Discover a wealth of interesting, entertaining and informative stories in each issue, delivered to you six times per year.
Use a Wikipedia editing exercise to teach your students how to evaluate research sources and write without bias for a general audience.
This lesson examines the viewpoints on the abolition of slavery in Upper Canada – immediate abolition, gradual abolition, or no abolition.
In this lesson, students will use role play to learn about the experiences of Black sleeping car porters on the job.
In this activity students will develop an understanding of where Black Canadians have come from.
These lessons will provide students with the opportunity to explore and investigate interactions among Europeans, Blacks and Indigenous peoples, with a focus on delving deeper into the often untold experience of Black fur traders as the primary focus.
In this lesson students explore the ways in which history is often reflected in the names and logos of sports teams. They research the history of a Canadian community and create and illustrate a team name and logo reflective of its past.
In this lesson, students will have an opportunity to analyze political cartoons from the late 1800s and early 1900s, read and research a specific immigrant group who came to Canada, and create their own political cartoon about this group.
This lesson introduces students to the principles of responsible government for which LaFontaine and Baldwin fought.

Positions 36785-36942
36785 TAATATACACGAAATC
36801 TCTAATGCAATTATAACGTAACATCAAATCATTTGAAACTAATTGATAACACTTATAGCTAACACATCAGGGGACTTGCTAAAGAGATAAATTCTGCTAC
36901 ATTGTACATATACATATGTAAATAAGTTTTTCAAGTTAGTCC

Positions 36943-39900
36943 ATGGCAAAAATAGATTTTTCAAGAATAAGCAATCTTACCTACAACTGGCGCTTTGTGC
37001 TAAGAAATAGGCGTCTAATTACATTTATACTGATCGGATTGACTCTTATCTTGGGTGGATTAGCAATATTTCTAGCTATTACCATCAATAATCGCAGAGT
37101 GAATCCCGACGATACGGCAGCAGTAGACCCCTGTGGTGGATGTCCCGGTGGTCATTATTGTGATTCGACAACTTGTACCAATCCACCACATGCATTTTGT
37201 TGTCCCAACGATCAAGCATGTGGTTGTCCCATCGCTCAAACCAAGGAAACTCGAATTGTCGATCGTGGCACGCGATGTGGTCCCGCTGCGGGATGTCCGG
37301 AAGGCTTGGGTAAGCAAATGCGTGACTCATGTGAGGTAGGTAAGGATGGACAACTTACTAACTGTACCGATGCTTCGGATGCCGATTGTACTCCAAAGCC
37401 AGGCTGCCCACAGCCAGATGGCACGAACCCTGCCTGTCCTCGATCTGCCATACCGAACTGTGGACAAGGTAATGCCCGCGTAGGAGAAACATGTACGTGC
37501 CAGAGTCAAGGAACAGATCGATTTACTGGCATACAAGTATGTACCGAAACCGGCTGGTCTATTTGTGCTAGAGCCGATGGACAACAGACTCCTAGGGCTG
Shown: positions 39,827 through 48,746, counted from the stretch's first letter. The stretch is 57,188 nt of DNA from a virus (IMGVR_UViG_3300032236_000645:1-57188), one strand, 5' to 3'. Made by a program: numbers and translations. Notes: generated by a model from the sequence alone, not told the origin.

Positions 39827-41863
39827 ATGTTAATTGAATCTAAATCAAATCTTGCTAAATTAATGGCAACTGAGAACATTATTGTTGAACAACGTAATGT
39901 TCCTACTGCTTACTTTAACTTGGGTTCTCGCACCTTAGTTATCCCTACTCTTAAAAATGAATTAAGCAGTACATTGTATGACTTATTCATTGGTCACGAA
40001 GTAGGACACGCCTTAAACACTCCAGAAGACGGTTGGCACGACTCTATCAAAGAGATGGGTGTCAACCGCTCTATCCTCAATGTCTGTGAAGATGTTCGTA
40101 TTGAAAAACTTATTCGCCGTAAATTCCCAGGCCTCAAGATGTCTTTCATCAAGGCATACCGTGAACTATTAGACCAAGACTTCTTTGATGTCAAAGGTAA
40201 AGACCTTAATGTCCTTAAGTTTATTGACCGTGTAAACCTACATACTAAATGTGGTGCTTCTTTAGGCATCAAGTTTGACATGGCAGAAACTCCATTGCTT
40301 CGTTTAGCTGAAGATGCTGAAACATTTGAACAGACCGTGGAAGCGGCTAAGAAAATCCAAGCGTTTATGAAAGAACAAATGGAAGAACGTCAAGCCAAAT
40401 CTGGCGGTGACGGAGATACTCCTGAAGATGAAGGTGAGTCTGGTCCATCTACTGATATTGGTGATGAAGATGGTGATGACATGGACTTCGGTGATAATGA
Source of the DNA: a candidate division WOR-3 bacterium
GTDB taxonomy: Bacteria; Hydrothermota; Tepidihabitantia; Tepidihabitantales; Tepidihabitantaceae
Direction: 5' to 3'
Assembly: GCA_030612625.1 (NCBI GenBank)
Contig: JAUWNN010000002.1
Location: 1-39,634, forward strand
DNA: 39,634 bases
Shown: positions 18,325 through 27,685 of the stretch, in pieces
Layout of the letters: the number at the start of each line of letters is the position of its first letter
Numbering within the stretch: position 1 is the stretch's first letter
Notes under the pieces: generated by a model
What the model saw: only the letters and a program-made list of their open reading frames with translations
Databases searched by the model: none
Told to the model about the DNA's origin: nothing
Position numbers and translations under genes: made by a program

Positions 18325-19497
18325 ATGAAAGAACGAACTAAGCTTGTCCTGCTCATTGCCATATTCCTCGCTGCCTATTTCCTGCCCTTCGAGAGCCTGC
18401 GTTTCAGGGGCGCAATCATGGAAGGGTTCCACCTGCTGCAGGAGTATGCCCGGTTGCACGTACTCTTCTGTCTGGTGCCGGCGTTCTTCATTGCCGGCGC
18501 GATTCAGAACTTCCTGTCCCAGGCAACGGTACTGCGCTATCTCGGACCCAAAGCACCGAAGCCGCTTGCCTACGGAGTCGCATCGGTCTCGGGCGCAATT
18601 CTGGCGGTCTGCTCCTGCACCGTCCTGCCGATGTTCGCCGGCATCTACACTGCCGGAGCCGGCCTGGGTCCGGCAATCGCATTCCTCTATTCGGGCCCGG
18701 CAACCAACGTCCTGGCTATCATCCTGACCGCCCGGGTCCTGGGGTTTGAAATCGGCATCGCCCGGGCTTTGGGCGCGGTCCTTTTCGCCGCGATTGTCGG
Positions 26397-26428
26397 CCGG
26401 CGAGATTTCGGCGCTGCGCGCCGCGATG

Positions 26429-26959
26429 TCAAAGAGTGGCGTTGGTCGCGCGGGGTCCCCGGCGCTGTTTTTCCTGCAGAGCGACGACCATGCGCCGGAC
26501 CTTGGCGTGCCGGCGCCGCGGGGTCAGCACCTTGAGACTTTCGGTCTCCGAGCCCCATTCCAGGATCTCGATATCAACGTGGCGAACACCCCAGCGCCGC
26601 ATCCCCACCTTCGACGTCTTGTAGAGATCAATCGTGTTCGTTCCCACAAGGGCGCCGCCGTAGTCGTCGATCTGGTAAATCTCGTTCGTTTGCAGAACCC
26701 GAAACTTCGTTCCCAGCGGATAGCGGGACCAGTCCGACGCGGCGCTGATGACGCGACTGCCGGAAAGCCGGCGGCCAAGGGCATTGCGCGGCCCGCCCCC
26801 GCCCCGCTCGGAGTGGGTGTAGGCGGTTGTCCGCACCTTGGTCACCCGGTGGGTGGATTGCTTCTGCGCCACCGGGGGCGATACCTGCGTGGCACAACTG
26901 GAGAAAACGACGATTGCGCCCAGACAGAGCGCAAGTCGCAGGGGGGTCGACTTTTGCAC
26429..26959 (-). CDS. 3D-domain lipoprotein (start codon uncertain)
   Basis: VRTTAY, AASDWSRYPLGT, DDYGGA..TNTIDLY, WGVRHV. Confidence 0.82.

In this lesson students will explore Treaty Relationships in Canada through a simulation and inquiry project.
Nominations for the Governor General's History Award for Excellence in Teaching are accepted all year round.
In this webinar series, speakers will demonstrate why and how Wikipedia is used as a method of outreach and activism and why Canadian history on Wikipedia needs our attention.
This webinar series shares information and promotes conversation about the historical and contemporary issues that relate to treaties. These presentations explore both the Canadian and First Nations perspectives of treaties.
Watch now: this webinar provides an overview of the Treaty Relations Commission of Manitoba's Treaty Education Initiative, which is a K-12 education mandate.
In this presentation, Andrea Eidinger discusses the question, “how to make history relevant?” from the perspective of an academic historian, a professor, and a public historian.
See what’s in the February 2018 issue of Kayak: Canada’s History Magazine for Kids
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